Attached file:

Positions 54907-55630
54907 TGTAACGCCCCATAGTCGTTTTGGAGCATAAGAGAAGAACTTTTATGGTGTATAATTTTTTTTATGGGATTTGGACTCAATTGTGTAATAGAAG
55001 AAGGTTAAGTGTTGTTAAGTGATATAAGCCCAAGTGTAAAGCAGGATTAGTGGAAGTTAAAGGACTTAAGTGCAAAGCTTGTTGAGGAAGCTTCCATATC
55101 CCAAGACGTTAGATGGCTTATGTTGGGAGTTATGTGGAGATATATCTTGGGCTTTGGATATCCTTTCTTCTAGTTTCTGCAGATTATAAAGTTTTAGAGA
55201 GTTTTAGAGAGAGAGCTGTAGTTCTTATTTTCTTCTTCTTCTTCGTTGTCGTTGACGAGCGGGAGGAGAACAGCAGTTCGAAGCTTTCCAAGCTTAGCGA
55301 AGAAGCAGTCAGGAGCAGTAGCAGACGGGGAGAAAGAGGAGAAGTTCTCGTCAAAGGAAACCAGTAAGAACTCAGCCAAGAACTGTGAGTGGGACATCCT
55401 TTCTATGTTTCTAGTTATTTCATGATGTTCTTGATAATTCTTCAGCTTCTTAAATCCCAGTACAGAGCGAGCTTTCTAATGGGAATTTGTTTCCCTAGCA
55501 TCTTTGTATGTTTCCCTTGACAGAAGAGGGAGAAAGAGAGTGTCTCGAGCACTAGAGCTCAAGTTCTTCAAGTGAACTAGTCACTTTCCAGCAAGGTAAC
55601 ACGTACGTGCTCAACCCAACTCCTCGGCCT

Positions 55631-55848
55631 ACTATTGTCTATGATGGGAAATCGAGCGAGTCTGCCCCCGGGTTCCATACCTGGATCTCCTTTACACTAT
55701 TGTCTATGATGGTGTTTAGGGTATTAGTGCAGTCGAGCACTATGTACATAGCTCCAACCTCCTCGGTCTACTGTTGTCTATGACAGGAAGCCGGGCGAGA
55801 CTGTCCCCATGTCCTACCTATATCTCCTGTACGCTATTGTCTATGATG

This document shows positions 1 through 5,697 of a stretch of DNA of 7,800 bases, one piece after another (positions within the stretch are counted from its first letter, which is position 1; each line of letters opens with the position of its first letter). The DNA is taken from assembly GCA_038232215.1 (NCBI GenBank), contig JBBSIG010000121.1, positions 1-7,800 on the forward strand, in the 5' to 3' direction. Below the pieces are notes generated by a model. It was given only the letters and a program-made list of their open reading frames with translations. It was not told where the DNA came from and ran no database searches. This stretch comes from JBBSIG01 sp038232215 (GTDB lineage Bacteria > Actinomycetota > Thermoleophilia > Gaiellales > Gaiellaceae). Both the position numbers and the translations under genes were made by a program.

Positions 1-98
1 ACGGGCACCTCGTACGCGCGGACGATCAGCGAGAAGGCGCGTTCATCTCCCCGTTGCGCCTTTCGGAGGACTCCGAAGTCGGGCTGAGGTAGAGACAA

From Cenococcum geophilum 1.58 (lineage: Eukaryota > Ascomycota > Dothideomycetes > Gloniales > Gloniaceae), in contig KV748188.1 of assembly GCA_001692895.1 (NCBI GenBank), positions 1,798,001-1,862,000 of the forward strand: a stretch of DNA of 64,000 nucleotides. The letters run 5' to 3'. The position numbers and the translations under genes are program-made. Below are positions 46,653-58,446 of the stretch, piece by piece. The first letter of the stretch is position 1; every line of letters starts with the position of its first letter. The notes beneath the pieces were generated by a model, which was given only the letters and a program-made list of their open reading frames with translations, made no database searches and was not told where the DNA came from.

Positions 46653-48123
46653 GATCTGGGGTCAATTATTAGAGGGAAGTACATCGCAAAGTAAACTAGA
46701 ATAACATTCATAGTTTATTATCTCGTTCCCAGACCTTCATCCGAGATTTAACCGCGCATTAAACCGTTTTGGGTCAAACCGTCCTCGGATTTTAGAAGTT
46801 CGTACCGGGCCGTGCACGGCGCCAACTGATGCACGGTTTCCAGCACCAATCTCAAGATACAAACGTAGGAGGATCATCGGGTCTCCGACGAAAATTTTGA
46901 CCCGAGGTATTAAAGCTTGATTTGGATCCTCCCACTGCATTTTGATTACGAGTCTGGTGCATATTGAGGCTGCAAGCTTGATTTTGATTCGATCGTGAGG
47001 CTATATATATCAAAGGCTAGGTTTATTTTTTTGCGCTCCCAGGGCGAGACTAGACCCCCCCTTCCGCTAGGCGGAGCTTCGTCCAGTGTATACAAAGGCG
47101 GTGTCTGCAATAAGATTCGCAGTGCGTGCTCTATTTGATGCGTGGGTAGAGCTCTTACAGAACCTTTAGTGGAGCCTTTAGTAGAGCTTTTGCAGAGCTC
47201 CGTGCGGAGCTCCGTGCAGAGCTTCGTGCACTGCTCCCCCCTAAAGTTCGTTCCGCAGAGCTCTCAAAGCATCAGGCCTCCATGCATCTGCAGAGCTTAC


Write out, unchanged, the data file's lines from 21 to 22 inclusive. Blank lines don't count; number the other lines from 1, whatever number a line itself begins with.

46801 CGTACCGGGCCGTGCACGGCGCCAACTGATGCACGGTTTCCAGCACCAATCTCAAGATACAAACGTAGGAGGATCATCGGGTCTCCGACGAAAATTTTGA
46901 CCCGAGGTATTAAAGCTTGATTTGGATCCTCCCACTGCATTTTGATTACGAGTCTGGTGCATATTGAGGCTGCAAGCTTGATTTTGATTCGATCGTGAGG